Our first stop was in Columbia MO…we were originally only going to stay one night but could not make a reservation at our second stop at the COE campground on Lend Lake in Benton MO until Saturday night…so we spent 2 nights at Cottonwoods Campground just north of Columbia instead. While there we visited the local Elks Lodge…which is one of the best lodges we’ve ever been to. Friendly, great menu, good brews…and a lot busier than we are used to seeing Elks Lodges including lots of younger folks instead of the more typical ‘people our age or older’ crowd.
While there we drove over to Rock Bridge Memorial State Park…where they have, you guessed it…a rock bridge. Not as large as some of those out west but pretty nice. The third shot is of a cave entrance named Devil’s Icebox that had a nice cool 60 degree breeze coming out. The hike was about a half mile total and was almost entirely on boardwalks…but it was about all Connie can do until her eye is fixed this fall.
Saturday morning we hitched up for the next leg of our eastward journey…and discovered that our front right jack pad fell off and was sitting on the ground. We had never heard of the feet coming off until the recent NHOG rally…and now 2 of ours have fallen off. After we lost the first one Neil bought a new one up in Elkhart and had MorRYDE replace all the nuts and use Locktite on them to prevent recurrence…well, so much for that as the pad and nut stayed on the ground when we raised the jack. Neil is going to have to see about getting the nut tack welded on once we get south.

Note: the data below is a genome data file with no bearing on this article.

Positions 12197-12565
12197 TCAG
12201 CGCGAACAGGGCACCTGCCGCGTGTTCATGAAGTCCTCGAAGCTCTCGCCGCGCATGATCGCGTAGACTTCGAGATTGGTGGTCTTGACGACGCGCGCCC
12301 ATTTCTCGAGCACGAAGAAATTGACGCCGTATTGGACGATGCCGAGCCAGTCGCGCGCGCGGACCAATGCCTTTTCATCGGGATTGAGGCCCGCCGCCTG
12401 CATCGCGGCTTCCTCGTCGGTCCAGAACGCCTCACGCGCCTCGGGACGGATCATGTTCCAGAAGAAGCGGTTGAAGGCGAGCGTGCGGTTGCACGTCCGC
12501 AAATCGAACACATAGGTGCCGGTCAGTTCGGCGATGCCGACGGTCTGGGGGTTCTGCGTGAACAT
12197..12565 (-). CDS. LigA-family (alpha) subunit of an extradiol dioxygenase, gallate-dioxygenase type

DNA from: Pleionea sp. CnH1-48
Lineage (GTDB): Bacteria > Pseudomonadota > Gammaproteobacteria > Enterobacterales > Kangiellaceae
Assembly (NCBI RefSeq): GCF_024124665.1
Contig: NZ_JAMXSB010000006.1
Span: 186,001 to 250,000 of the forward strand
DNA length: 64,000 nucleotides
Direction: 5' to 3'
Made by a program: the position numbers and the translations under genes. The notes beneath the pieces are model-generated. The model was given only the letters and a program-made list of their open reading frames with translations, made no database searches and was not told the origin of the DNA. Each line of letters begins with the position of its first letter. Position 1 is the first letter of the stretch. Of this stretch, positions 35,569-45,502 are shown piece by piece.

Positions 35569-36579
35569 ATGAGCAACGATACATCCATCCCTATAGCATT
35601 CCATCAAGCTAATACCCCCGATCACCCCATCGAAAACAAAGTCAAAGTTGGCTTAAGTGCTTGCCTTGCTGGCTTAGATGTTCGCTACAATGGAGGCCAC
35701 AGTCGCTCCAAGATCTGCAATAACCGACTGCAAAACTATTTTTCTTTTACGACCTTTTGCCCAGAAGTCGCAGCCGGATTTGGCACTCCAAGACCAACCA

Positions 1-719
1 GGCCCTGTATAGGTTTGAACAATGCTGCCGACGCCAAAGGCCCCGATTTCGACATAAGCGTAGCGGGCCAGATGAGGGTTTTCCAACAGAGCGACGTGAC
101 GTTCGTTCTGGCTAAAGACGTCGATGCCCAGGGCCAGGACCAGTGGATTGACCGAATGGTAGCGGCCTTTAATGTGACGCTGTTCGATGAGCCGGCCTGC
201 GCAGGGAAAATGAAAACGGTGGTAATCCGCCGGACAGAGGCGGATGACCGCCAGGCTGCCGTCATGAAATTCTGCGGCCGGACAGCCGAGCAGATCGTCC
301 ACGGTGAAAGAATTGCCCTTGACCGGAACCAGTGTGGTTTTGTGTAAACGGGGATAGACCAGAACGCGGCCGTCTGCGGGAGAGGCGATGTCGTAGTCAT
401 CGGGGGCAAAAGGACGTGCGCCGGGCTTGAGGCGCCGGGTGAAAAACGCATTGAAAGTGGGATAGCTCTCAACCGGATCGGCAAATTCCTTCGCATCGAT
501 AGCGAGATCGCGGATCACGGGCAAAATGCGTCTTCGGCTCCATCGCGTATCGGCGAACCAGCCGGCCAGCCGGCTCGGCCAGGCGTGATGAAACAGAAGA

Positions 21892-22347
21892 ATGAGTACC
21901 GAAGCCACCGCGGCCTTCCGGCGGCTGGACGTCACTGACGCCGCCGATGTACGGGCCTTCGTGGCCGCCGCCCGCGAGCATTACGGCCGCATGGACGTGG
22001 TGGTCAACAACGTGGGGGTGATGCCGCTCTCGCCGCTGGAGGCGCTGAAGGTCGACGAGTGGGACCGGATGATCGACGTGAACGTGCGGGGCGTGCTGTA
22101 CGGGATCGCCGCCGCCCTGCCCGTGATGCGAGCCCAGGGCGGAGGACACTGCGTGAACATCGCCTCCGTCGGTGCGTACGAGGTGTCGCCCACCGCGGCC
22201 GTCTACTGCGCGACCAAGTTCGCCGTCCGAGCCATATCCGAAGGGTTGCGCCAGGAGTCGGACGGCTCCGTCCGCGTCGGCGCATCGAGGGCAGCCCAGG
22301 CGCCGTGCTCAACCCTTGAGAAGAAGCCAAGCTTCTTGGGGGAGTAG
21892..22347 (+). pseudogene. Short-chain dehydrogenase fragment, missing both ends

On arrival at our next stop…site 161 at Sandusky South Campground on Lend Lake…we checked in, backed into our pretty nice site…and then discovered the next problem…bad power…our Progressive Industries management system wouldn’t connect. Neil took a look at the readouts and we had 147 volts on one leg and 106 on the other…no wonder it didn’t work. The system protected us from any damage though. We also saw that 161 was a W/E only site and not full hookup as advertised on the website. So we drove back up to the entrance and the camp host moved us to site 181 instead…which is a full hookup site. We backed in…verified the power voltage which was good…and got setup. Unfortunately…no satellite visibility here and the only TV station the batwing can pick up is PBS…so we’re watching a lot of British shows on PBS this week.
Connie worked and Neil went to Walmart for groceries and that’s about all for here…although we are trying to sit outside every day for awhile and read in the breeze as the weather has cooled off some and it’s actually pretty nice outside. Wednesday we’ll head another 300 miles east to Georgetown KY right outside Lexington for a week.
Interesting things found this week.
A reminder that one should always speak up.
Darned sneaky Chinese.
The alphabet as taught to doctors.
And lunchtime on the original Star Wars set.